The Housing Act (1988) sets out much of the law behind today's Private Rented Sector. One section of it, called Section 21, describes a process by which landlords can evict tenants.
Section 21 evictions are sometimes known as "no fault evictions". This name comes from the fact that landlords don't need to provide a reason (or ground) use a Section 21 eviction notice.
A Section 21 eviction notice can be served even if the tenant has paid their rent on time, maintained the property, and met their contractual obligations (providing that the landlord has met all other legal requirements).
When can a Section 21 notice be served?
Most Section 21 notices are served after the tenancy has become periodic (i.e. the tenant has remained at the property after the end of the fixed term without signing a new contract).
However, landlords can use a Section 21 notice during a fixed term if the following conditions have been met:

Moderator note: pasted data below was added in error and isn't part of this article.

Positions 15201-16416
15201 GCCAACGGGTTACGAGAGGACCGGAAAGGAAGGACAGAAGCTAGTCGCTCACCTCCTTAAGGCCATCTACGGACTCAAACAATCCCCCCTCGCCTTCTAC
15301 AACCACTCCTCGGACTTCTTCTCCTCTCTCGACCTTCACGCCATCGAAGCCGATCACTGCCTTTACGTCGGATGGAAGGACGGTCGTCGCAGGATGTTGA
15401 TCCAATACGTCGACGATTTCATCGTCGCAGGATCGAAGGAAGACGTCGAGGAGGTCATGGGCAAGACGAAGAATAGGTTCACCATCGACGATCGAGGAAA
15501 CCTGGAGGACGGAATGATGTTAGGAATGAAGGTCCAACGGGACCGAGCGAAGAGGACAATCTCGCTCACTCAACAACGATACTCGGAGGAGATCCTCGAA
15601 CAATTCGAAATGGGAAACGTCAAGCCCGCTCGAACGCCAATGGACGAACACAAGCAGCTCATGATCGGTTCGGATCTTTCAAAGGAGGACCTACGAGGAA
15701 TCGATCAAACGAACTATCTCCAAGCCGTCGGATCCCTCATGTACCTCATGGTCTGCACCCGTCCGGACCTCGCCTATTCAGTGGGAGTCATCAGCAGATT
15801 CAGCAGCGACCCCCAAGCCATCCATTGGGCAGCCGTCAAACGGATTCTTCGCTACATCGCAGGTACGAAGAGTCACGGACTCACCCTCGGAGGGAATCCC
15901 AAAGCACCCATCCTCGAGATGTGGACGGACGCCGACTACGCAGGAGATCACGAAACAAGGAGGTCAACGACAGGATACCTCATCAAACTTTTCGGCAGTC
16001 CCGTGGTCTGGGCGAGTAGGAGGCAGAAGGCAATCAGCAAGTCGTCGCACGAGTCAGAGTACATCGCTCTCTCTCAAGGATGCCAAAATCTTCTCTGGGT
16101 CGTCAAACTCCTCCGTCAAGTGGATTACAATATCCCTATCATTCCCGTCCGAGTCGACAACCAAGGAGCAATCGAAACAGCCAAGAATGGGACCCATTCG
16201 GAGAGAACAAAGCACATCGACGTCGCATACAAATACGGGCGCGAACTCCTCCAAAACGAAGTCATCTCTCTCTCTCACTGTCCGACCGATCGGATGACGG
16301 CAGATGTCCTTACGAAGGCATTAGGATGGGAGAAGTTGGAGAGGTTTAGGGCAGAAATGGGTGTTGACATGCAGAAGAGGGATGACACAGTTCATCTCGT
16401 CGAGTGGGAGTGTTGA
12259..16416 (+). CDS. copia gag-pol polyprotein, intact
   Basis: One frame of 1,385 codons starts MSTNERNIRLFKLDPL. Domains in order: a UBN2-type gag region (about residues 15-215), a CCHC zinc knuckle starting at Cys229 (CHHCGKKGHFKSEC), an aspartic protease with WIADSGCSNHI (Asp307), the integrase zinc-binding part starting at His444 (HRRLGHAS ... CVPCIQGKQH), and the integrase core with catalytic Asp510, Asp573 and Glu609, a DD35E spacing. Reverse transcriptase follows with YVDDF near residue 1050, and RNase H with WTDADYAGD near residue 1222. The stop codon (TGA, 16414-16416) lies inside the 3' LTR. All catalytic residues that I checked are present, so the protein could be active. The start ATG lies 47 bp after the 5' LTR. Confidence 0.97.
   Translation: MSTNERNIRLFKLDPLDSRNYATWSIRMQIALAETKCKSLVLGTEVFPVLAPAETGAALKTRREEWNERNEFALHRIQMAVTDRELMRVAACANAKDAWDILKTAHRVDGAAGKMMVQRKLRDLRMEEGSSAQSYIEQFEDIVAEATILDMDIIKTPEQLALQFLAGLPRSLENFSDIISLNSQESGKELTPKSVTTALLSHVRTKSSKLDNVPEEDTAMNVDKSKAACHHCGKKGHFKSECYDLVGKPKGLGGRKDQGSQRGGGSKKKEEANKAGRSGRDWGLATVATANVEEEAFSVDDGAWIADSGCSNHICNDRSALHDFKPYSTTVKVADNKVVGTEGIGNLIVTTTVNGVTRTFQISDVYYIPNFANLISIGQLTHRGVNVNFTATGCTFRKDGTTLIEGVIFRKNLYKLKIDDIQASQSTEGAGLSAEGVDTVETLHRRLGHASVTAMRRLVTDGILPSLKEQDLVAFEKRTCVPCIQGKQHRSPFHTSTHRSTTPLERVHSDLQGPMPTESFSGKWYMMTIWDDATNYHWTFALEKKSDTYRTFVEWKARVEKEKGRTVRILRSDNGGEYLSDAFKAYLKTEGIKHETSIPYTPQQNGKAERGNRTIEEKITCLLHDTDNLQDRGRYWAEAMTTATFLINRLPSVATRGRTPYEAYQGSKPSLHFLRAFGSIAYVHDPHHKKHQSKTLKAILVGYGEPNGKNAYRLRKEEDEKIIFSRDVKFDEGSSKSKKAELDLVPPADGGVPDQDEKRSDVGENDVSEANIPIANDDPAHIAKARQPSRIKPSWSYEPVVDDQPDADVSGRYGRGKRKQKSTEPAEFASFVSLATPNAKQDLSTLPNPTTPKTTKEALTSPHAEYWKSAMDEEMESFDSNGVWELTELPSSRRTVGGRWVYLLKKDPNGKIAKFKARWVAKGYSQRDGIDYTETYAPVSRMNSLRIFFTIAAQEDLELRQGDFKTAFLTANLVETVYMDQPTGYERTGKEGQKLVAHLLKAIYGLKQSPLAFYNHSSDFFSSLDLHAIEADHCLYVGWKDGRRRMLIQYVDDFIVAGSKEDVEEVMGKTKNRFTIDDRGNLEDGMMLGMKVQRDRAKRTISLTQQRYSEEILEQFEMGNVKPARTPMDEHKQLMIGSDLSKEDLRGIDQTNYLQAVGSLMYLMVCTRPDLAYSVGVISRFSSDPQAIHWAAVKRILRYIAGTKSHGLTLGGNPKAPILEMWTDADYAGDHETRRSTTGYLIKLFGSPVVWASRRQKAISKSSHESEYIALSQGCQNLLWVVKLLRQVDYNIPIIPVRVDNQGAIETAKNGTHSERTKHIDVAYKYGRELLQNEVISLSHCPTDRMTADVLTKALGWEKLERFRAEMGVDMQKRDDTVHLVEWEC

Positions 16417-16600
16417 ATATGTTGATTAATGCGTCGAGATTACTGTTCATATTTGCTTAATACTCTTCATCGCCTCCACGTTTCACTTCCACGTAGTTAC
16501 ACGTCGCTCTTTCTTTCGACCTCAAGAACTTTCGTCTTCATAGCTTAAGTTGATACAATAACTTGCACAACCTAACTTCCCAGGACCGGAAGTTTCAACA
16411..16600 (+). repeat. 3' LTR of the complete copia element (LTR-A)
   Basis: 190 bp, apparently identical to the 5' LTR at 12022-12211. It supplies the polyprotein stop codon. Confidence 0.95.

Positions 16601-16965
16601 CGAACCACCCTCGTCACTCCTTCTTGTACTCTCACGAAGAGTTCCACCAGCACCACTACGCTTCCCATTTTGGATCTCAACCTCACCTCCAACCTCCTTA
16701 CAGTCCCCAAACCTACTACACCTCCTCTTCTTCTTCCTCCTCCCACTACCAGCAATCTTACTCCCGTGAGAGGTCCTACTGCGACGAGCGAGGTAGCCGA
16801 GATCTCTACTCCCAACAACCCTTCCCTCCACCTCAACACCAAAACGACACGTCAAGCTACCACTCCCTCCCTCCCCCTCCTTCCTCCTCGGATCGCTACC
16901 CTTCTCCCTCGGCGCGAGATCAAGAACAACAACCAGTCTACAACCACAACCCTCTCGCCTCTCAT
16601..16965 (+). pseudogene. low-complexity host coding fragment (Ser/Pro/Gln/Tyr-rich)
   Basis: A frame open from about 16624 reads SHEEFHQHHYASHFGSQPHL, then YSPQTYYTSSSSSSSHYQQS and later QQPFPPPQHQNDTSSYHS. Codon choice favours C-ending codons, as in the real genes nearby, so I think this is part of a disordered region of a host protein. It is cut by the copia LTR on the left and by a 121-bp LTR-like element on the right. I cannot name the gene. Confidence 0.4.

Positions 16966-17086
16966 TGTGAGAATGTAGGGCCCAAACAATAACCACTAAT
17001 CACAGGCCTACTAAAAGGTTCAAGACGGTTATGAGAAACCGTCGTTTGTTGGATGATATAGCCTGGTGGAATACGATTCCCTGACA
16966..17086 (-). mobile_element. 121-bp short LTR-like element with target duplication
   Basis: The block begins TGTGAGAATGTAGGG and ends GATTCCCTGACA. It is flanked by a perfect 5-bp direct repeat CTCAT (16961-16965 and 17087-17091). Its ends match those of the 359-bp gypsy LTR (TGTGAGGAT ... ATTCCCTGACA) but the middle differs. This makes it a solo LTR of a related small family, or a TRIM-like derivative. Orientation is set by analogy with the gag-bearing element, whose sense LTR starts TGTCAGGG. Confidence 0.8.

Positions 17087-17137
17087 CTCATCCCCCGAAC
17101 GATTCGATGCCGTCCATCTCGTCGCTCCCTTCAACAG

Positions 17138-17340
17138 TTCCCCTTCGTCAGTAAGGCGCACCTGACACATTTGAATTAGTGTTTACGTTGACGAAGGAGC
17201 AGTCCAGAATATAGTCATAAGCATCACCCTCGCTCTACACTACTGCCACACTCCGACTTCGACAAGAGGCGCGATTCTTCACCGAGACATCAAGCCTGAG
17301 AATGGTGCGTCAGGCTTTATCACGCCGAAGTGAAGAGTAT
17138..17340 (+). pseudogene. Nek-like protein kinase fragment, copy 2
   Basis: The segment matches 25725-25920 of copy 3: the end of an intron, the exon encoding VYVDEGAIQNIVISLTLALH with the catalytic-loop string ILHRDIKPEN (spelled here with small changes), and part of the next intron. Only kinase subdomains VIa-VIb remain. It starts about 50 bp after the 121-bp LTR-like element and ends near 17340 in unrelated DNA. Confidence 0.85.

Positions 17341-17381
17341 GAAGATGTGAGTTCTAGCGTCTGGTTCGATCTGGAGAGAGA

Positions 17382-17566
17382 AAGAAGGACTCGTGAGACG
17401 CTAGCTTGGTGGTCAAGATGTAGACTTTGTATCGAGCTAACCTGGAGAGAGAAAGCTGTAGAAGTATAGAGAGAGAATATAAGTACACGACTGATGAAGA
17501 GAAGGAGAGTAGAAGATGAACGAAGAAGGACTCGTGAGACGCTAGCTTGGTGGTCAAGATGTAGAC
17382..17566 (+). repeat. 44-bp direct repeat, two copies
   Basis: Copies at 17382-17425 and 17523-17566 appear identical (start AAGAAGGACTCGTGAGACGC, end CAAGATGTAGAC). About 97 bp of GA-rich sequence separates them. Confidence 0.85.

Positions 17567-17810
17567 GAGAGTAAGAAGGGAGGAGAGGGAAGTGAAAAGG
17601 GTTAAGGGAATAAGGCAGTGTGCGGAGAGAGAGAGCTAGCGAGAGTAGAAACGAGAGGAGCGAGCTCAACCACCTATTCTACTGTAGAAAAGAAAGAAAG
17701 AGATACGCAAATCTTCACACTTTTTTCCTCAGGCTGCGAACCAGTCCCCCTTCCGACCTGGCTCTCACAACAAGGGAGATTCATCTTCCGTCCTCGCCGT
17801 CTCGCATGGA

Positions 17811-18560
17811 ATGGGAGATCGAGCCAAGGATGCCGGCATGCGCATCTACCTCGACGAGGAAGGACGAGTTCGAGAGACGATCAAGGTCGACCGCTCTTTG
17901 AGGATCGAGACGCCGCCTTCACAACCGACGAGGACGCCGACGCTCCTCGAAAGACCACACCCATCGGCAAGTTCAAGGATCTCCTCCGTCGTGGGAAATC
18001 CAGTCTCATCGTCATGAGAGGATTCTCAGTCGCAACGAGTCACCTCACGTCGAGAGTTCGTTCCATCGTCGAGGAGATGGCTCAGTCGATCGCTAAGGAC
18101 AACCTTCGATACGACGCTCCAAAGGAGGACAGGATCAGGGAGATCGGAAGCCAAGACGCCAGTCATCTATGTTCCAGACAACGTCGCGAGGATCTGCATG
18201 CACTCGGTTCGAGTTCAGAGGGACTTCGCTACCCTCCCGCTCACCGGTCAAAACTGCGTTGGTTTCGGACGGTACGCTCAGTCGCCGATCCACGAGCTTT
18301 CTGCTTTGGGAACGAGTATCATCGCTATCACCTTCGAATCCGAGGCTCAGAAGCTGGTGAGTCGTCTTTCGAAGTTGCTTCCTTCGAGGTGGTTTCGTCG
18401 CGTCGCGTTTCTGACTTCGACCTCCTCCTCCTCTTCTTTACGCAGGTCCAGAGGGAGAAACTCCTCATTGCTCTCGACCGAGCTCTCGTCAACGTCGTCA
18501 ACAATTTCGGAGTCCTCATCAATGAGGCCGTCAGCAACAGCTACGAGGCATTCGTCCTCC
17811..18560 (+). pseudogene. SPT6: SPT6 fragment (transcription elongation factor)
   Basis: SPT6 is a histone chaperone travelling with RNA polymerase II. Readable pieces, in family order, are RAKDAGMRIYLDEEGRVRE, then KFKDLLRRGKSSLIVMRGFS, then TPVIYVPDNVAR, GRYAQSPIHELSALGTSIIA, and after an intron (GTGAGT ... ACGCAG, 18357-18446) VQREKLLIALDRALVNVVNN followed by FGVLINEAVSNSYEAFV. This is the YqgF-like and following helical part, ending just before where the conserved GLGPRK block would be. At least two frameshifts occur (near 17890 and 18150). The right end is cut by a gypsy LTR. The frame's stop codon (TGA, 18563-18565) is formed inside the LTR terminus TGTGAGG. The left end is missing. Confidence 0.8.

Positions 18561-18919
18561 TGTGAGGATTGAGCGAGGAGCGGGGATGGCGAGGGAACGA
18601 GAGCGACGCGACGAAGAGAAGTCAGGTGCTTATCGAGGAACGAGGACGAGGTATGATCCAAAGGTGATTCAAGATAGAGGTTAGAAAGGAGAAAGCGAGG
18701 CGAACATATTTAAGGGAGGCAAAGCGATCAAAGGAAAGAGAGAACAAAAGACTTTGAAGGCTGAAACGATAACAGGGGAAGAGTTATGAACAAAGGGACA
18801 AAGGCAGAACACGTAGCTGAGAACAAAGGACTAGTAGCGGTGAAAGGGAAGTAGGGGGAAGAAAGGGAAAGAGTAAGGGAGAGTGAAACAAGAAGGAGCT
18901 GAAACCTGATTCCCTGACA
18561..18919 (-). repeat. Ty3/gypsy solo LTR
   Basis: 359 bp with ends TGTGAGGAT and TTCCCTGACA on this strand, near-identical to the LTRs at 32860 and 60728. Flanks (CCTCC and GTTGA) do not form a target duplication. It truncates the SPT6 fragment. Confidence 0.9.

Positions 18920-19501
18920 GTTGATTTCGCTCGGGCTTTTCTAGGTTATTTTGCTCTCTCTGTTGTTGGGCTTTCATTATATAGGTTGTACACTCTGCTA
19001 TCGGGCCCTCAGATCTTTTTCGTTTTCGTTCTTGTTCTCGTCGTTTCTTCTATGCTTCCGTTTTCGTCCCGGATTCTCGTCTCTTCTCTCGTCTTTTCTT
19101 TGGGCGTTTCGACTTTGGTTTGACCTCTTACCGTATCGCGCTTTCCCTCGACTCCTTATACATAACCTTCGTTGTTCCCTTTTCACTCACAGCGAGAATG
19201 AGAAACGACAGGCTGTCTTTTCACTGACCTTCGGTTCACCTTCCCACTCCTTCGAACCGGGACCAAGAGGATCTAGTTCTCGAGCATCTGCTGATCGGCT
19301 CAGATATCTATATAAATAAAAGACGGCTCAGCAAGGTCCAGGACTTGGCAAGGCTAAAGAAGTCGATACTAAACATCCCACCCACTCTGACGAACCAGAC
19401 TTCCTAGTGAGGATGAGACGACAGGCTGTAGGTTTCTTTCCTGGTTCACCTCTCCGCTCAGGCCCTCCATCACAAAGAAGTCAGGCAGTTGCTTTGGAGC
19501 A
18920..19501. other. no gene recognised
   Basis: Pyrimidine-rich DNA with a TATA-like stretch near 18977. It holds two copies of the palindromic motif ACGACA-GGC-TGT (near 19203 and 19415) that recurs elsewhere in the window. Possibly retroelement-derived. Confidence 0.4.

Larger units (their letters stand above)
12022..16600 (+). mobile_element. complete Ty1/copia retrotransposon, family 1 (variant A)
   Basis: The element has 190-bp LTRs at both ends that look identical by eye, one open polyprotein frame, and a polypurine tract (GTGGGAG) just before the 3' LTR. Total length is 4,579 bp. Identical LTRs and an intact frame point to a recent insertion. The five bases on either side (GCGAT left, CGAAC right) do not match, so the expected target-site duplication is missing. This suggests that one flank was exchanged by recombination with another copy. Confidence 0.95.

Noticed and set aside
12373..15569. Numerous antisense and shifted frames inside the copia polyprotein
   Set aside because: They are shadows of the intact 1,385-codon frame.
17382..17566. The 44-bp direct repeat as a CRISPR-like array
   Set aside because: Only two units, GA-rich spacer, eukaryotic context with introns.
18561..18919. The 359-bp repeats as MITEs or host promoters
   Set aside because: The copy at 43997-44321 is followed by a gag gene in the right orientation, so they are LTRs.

1. The notice will expire after the fixed term has ended
2. There is a clause in the contract that allows for a Section 21 notice to be served before the end of the fixed term (e.g. a break clause).
3. The landlord has met all other requirements and obligations to serve a valid Section 21 notice.
Note that all three requirements must be met for the notice to be valid during the fixed term.
How to serve a Section 21
Landlords looking to serve a Section 21 eviction notice to their tenants should use the standard Form 6A. A template of the form can be downloaded from the government website.
Landlords should also ensure that they have met all their legal requirements to ensure that the notice is legally valid.
We have a full guide on the best way to serve notice to tenants here.
More information on Section 21 evictions:
Information on this site is by way of general guidance only and may not apply in your particular circumstances. You should not act or refrain from acting upon information on this site without seeking independent legal advice.